“I recognize that my efforts were insufficient and that the services of a mitigation investigator would have yielded much additional and important information on which to base my assessment and testimony,” Smallwood said in the affidavit.

Her testimony alone was presented during the sentencing phase of the trial, according to a writ of habeas corpus Chamberlin filed in federal court in 2011. That case remains ongoing.

“In a transcript of 1,000 pages, the defense penalty phase evidence consumed only 62 pages,” Chamberlin says in her petition. “The jury returned a verdict of death. The entire trial, including jury selection and penalty phase, took four days.”

After their convictions, Chamberlin and Gillett, who were tried separately and both receiving the death penalty, started their respective appeals of their convictions.

Years later, Gillett’s death sentence was overturned. A new sentencing hearing was ordered but to spare the victims’ families going through another trial, he was offered and accepted the sentence of life without parole.

Chamberlin’s legal path, however, has been less successful. She is hoping her conviction will be overturned for a number of reasons including Smallwood’s lack of expertise and Gillett’s alleged control over her.


In her petition, Chamberlin claims she was abused by Gillett. She also says she was high on methamphetamine on the day she gave her statements to investigators yet those statements were entered in evidence against her.

Gillett’s letter, Chamberlin says, is proof of how Gillett was even using some of his family members to control her by sending her money and showing her affection.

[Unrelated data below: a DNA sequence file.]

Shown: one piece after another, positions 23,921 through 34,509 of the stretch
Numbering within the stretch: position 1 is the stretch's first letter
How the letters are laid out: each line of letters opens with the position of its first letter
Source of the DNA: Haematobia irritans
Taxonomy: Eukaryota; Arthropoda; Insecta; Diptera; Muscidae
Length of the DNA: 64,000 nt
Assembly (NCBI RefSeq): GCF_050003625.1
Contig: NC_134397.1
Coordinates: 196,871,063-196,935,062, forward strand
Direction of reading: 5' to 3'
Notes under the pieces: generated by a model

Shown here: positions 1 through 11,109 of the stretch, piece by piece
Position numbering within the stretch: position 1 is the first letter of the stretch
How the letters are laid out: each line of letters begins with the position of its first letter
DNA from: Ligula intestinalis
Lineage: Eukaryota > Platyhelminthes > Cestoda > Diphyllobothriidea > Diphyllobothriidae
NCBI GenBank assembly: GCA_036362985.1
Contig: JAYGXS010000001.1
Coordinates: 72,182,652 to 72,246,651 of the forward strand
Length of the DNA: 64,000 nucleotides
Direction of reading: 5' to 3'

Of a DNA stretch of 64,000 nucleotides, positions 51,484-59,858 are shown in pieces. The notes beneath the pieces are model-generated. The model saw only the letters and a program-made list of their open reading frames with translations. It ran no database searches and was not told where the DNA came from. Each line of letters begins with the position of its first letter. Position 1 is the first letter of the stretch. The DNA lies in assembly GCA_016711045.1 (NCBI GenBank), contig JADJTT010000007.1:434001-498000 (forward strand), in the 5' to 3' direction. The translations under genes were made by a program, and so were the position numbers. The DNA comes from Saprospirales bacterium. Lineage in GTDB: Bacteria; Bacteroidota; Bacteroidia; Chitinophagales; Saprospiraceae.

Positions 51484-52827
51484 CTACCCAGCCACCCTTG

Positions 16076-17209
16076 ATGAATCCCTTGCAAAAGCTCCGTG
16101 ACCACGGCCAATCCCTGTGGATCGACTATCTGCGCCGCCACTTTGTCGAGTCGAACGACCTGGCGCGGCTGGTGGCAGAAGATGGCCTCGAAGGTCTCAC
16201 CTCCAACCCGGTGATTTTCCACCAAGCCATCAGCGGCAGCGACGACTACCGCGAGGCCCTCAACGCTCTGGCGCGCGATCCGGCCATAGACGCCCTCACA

The state has contested all of Chamberlin’s claims and currently is protesting Chamberlin’s claim that her case was stayed in federal court by U.S. District Judge Carlton Reeves so she could pursue further relief in state court.

Reeves has not ruled on whether the case will be returned to the state, but the state is asking the judge to rule in its favor, saying Chamberlin has not met the requirements he ordered for the case to be returned to a state court.

Capital murder cases typically take years to make their way through the courts, so 10 years is not a long time for one petition to remain open in the court system. Reeves is currently considering the most recent round of motions in Chamberlin’s case.

Gillett also has a petition in federal court in which he is seeking relief. He too is hoping to have his convictions overturned. U.S. District Judge Taylor McNeel has not ruled on the last round of motions in Gillett’s case.


Mississippi has not executed a death row inmate since June 2012, and no executions are scheduled. But a new court filing shows that the state Department of Corrections in recent months has acquired drugs to carry out lethal injections, the Associated Press reported in August.

Mississippi has 38 people on death row, including Chamberlin.

Several Mississippi inmates have had their convictions overturned in recent years, including Curtis Flowers, who was tried six times for the same crimes, and Eddie Lee Howard, who was convicted on debunked testimony by an expert witness.

Both men spent over 20 years in prison before their convictions were overturned.